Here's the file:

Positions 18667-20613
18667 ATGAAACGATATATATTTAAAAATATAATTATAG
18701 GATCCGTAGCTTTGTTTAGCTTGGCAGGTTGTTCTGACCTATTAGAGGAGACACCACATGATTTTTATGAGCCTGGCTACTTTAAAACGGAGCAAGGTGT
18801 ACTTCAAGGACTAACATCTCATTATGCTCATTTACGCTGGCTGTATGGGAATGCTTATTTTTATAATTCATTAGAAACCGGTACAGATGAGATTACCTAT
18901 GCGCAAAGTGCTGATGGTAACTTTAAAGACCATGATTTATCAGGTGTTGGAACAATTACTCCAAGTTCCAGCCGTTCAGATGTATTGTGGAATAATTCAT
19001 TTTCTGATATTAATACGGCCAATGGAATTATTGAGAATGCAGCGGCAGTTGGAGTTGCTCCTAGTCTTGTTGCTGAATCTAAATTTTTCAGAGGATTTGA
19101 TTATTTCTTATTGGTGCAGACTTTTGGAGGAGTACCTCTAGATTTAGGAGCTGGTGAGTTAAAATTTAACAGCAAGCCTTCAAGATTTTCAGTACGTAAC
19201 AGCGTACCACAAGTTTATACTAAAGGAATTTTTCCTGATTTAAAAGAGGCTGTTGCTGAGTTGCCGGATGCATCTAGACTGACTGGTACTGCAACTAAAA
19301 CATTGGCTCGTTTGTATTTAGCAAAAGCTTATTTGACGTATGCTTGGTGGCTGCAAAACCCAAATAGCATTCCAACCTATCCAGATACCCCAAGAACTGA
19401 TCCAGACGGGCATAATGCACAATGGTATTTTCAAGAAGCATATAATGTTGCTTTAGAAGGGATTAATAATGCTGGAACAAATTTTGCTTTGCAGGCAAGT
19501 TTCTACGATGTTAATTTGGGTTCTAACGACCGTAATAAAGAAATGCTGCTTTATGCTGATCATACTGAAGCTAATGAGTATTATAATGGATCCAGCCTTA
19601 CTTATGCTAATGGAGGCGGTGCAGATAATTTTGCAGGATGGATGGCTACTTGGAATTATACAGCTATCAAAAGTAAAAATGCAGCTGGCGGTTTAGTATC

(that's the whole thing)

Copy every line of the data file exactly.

Positions 18667-20613
18667 ATGAAACGATATATATTTAAAAATATAATTATAG
18701 GATCCGTAGCTTTGTTTAGCTTGGCAGGTTGTTCTGACCTATTAGAGGAGACACCACATGATTTTTATGAGCCTGGCTACTTTAAAACGGAGCAAGGTGT
18801 ACTTCAAGGACTAACATCTCATTATGCTCATTTACGCTGGCTGTATGGGAATGCTTATTTTTATAATTCATTAGAAACCGGTACAGATGAGATTACCTAT
18901 GCGCAAAGTGCTGATGGTAACTTTAAAGACCATGATTTATCAGGTGTTGGAACAATTACTCCAAGTTCCAGCCGTTCAGATGTATTGTGGAATAATTCAT
19001 TTTCTGATATTAATACGGCCAATGGAATTATTGAGAATGCAGCGGCAGTTGGAGTTGCTCCTAGTCTTGTTGCTGAATCTAAATTTTTCAGAGGATTTGA
19101 TTATTTCTTATTGGTGCAGACTTTTGGAGGAGTACCTCTAGATTTAGGAGCTGGTGAGTTAAAATTTAACAGCAAGCCTTCAAGATTTTCAGTACGTAAC
19201 AGCGTACCACAAGTTTATACTAAAGGAATTTTTCCTGATTTAAAAGAGGCTGTTGCTGAGTTGCCGGATGCATCTAGACTGACTGGTACTGCAACTAAAA
19301 CATTGGCTCGTTTGTATTTAGCAAAAGCTTATTTGACGTATGCTTGGTGGCTGCAAAACCCAAATAGCATTCCAACCTATCCAGATACCCCAAGAACTGA
19401 TCCAGACGGGCATAATGCACAATGGTATTTTCAAGAAGCATATAATGTTGCTTTAGAAGGGATTAATAATGCTGGAACAAATTTTGCTTTGCAGGCAAGT
19501 TTCTACGATGTTAATTTGGGTTCTAACGACCGTAATAAAGAAATGCTGCTTTATGCTGATCATACTGAAGCTAATGAGTATTATAATGGATCCAGCCTTA
19601 CTTATGCTAATGGAGGCGGTGCAGATAATTTTGCAGGATGGATGGCTACTTGGAATTATACAGCTATCAAAAGTAAAAATGCAGCTGGCGGTTTAGTATC